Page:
The Wisconsin State Senate has one more attempt this year to pass a package of bills to help the homeless across Wisconsin.

The Senate has no excuse for inaction.

All of the proposals have plenty of bipartisan support to clear the Legislature, if only Senate Majority Leader Scott Fitzgerald, R-Juneau, and a few stubborn colleagues would allow votes.

We know the bills would pass because they cleared the Republican-dominated Assembly by wide if not unanimous margins. All of the proposals have Republicans cosponsors.

Even some critics of the bills who have raised vague concerns have said they support most of ideas.

The public can help by calling their state senator on the legislative hotline at 800-362-9472 and demanding action this month before the Senate adjourns its regular business for the year.

When Assembly Bill 119, which steers $500,000 more per year to homeless shelters, was taken up last month, the Senate approved it unanimously.

Seven more bills remain, all of which have funding in the current state budget, which the Legislature approved last summer.

The remaining bills would help desperate people find and keep stable housing, help the homeless develop skills for employment, and assist landlords with repairs to low-cost housing. Fitzgerald and others have questioned the cost — $6.5 million over two years — representing a drop in the bucket in the state’s $81 billion budget.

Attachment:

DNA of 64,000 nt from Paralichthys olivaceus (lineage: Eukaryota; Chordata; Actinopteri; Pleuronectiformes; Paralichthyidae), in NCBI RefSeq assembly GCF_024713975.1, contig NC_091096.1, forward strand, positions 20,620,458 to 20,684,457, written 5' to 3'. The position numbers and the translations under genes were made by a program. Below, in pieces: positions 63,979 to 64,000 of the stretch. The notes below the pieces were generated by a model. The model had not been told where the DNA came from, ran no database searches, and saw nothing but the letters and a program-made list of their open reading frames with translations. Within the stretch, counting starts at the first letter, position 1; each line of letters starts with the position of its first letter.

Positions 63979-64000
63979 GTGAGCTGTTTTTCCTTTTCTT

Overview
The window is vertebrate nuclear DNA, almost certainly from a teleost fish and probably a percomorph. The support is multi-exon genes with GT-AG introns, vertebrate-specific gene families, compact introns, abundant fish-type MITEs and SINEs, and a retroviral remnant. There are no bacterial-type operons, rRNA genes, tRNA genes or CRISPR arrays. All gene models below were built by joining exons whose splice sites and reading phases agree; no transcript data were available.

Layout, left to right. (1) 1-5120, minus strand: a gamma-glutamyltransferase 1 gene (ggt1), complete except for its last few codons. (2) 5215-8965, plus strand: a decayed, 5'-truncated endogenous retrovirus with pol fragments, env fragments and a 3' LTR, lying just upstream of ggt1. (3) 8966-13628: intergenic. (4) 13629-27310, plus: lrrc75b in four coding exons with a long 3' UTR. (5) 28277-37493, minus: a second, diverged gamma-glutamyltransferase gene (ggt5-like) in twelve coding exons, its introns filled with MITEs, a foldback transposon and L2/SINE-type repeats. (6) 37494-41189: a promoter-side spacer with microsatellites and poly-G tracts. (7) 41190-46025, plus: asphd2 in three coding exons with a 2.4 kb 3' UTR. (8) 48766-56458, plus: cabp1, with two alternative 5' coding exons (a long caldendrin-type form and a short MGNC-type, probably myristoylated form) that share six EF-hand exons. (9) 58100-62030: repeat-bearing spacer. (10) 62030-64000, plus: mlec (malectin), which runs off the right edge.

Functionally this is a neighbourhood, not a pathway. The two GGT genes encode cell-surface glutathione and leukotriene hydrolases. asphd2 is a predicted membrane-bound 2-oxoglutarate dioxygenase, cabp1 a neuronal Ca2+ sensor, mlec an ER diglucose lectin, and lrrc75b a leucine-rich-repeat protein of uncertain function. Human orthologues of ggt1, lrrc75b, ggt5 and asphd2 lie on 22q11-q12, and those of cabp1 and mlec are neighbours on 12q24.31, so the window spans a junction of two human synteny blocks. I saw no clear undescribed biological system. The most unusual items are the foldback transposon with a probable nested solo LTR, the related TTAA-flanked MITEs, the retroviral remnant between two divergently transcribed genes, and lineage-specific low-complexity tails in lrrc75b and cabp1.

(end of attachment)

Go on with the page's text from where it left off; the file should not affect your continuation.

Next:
Not that the cost alone should be a determining factor, but if this package of bills was not worthy of approval, why did the package receive bipartisan support in the Assembly?

Even if the entire package is approved, Wisconsin would continue to spend far less than what other cold-winter states such as Minnesota commit to the problem.

In some cases, the bills would save money by helping more people to improve their lives and become more self-sufficient.

If the state can’t afford these bills, then why are the names of Senate Republican budget committee leaders Alberta Darling, R-River Hills, and Luther Olsen, R-Ripon, on several of them?

Moreover, all of the bills are the result of hard work by former Republican Gov. Scott Walker’s administration, with Assembly Majority Leader Jim Steineke, R-Kaukauna, and former Lt. Gov. Rebecca Kleefisch championing the cause.

While we certainly would stop far short of calling it signature legislation, we also think that Gov. Walker would have wanted to see it through the approval phase of the state Legislature had he been reelected as governor. But in the spirit of bipartisanship, we think his successor. Gov. Tony Evers, will have no problem signing the package, either.

Like the coronavirus, homelessness will only get worse the more it is ignored.

Failure to take final State Senate action we believe is tantamount to sticking a head in the sand and ignoring homelessness as a real problem facing this state.

Let’s embrace solutions for homelessness: Provide them with a hand up into prosperity by encouraging full employment and affordable housing.

Giant journeys begin with a first step.

Portions of this editorial, made available through the Wisconsin Newspaper Association as part of a homelessness package, appeared in the Wisconsin State Journal.

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